Castlelough, the seat of Anthony Parker, Esq., is finely situated in a richly cultivated demesne of 640 acres, embellished with timber of stately growth and with young and thriving plantations; the deer park is extensive and well stocked. The other seats within the parish are Lansdowne, the residence of Mrs. Parker, and those of G. Watson and - Kent, Esqrs., at Garry-Kennedy.
A constabulary police force has been stationed here; and fairs, chiefly for cattle, sheep, and pigs, are held at Portroe on March 22nd, May 14th, July 23rd, and Nov.
11th. The living is a rectory and vicarage, in the diocese of Killaloe, episcopally united, in 1781, to the rectories and vicarages of Youghal-Arra and Burgess- Beg, forming the union of Castletown-Arra, in the patronage of the Bishop: the tithes amount to £304.12.3¾., and of the whole benefice to £997. 16. 11¼. The church, an ancient structure of simple style, is pleasingly situated on the margin of Lough Derg. The glebe-house was built by aid of a gift of £250 and aloan of £550 from, the late Board of First Fruits, in 1820. The glebe comprises 3 acres, and there are other glebe lands in the union, comprising together 4a. 3r., making in the whole 7a. 3r. The R. C. parish is co-extensive with that of the Established Church; the chapel is at Portroe. A parochial school, in which about 50 boys and 30 girls are instructed, is supported by the rector; and there is a pay school, in which are about 120 boys and 70 girls. The old castle from which this place derived its name was formerly the residence of the Parkers, but is now in ruins; the demesne skirts the Shannon for a considerable distance, commanding some beautiful and extensive views.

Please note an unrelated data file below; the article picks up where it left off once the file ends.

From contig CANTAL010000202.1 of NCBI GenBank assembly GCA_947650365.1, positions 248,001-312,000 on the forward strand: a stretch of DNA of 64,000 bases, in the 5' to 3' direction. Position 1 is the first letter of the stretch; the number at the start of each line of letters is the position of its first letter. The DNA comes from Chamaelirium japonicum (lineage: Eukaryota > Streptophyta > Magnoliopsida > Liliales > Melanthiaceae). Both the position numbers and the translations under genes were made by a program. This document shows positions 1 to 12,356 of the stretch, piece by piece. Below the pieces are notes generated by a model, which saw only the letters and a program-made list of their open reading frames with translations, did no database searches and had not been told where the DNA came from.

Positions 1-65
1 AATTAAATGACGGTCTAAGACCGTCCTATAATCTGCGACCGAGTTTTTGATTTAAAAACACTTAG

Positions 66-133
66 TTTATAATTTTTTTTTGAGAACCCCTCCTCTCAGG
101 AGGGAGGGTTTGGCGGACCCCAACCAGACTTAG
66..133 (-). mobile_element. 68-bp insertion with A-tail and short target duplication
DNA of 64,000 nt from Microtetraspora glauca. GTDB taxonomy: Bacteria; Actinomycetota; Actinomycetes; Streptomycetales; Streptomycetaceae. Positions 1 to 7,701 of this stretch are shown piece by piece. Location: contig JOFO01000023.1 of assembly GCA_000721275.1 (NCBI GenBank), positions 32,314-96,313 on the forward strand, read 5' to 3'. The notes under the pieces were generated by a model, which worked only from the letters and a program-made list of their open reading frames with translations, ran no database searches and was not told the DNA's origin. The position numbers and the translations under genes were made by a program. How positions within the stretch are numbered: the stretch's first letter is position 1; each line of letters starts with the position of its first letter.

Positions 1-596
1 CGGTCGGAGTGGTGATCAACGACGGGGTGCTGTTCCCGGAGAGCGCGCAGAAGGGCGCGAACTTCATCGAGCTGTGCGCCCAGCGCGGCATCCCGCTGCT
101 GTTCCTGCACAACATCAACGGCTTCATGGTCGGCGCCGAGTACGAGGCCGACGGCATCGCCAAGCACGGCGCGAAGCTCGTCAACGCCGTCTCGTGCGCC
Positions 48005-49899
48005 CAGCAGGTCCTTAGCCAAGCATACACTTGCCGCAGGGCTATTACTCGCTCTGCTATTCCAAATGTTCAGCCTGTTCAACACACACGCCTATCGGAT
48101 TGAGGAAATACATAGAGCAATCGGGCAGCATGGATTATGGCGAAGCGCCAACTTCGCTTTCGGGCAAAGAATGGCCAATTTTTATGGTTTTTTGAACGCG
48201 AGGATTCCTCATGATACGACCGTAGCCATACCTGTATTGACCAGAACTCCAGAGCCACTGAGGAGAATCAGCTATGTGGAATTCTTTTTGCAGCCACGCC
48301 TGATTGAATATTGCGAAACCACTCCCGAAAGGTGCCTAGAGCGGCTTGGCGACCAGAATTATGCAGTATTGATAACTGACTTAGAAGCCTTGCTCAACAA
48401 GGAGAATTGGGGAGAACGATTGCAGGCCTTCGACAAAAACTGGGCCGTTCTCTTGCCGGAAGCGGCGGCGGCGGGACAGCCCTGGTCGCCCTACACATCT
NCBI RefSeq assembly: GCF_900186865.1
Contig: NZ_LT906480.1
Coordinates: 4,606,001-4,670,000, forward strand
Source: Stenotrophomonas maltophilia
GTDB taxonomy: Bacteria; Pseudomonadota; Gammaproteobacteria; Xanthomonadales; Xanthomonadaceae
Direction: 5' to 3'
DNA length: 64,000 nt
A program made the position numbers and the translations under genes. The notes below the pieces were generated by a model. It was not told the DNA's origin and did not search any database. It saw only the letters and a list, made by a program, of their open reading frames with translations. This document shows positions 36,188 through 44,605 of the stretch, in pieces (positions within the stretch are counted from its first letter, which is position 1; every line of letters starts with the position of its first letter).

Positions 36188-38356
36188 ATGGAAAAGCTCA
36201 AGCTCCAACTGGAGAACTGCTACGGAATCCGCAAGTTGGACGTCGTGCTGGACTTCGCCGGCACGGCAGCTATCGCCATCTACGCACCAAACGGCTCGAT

from Lewis's Topographical Dictionary of Ireland, 1837.
The transcription of the section for this parish from the National Gazetteer (1868), provided by Colin Hinson.
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